... In early March, when the RNC e-mail trail first was raised during investigations of the U.S. attorney dismissals and the alleged politicization of the General Services Administration, White House spokeswoman Dana Perino said "a handful" of White House advisers used the private accounts. That number was upgraded to about 50 a few weeks later. The RNC and White House initially said that almost all of Rove's e-mails were destroyed.

Just 130 of the 140,216 Rove e-mails come from Bush's first term, none of them before November 2003. Susan Ralston, Rove's former executive assistant, who privately gave a deposition to committee aides, told the committee that Mehlman used his RNC account "frequently, daily."

She added that other officials for whom there are no e-mail records also used the private accounts regularly.

The report shows that Waxman plans to investigate Attorney General Alberto R. Gonzales's knowledge of the use of the private e-mails during his term as White House counsel, and whether he took steps to preserve the records.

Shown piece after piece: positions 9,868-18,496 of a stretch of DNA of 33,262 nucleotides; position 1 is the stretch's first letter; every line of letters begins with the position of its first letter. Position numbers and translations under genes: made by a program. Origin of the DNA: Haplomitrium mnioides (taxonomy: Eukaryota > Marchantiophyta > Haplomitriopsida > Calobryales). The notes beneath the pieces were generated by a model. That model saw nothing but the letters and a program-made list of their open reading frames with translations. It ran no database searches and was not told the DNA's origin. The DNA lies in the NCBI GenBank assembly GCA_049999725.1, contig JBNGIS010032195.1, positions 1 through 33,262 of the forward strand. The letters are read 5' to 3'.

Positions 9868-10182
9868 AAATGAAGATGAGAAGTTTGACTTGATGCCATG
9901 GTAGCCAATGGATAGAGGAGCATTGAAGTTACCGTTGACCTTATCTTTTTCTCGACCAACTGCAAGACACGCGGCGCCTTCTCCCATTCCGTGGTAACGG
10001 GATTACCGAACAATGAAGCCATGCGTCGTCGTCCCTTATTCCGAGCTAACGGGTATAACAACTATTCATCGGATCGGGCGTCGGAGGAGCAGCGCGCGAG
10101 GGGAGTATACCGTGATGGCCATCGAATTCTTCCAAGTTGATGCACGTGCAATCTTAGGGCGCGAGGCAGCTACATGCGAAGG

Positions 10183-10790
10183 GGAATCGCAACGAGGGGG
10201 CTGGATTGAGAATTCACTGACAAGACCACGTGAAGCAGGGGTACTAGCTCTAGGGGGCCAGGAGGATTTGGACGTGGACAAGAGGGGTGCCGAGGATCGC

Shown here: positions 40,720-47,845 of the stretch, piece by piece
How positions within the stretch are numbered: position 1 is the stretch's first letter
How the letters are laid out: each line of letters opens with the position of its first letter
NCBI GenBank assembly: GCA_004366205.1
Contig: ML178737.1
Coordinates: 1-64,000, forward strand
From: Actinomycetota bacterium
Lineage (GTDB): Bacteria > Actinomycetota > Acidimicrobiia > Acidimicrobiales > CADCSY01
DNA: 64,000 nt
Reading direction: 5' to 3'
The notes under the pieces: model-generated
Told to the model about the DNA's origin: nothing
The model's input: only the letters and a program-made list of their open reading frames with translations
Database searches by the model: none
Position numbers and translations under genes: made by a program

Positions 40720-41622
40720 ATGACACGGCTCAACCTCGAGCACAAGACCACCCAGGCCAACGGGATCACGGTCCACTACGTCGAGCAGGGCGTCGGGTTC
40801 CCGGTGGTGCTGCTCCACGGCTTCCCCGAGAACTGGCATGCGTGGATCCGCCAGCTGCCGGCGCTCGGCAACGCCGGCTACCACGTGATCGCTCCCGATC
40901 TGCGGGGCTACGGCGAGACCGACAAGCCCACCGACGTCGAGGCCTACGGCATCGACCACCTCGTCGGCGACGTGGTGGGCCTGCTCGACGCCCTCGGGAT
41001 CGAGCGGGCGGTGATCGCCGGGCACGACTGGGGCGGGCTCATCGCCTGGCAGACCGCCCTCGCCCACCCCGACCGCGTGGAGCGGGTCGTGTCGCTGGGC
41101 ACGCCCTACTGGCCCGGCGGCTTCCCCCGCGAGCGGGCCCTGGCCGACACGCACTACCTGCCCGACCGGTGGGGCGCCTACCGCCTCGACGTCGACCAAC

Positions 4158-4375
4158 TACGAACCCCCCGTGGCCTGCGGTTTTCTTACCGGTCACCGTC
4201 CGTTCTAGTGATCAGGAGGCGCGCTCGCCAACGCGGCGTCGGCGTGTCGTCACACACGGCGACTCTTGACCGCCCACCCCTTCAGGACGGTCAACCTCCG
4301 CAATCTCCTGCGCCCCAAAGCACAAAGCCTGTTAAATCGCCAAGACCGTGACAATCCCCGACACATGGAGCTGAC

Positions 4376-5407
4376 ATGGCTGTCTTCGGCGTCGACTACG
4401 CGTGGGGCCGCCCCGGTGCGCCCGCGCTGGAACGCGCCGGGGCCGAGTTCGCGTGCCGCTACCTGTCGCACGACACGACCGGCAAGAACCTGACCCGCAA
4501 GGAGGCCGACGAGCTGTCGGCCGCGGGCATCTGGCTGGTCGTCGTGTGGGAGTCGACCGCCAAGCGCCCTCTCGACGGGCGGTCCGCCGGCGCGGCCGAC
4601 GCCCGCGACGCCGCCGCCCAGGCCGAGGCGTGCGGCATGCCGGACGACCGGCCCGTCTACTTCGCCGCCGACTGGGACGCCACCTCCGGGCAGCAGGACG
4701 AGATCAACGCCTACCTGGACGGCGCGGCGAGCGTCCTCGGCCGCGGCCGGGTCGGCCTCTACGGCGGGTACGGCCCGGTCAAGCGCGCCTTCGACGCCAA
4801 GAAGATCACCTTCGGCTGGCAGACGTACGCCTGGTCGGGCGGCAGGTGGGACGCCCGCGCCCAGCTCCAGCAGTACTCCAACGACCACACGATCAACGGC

Waxman's panel also is threatening to subpoena the Bush-Cheney campaign committee. Eleven White House officials use e-mail accounts on the committee's servers, but it has refused to provide any more information to the committee.
Oh, and the Presidential Records Act? Here 'tis:

The Presidential Records Act (PRA) of 1978, 44 U.S.C. ß2201-2207, governs the official records of Presidents and Vice Presidents created or received after January 20, 1981. The PRA changed the legal ownership of the official records of the President from private to public, and established a new statutory structure under which Presidents must manage their records.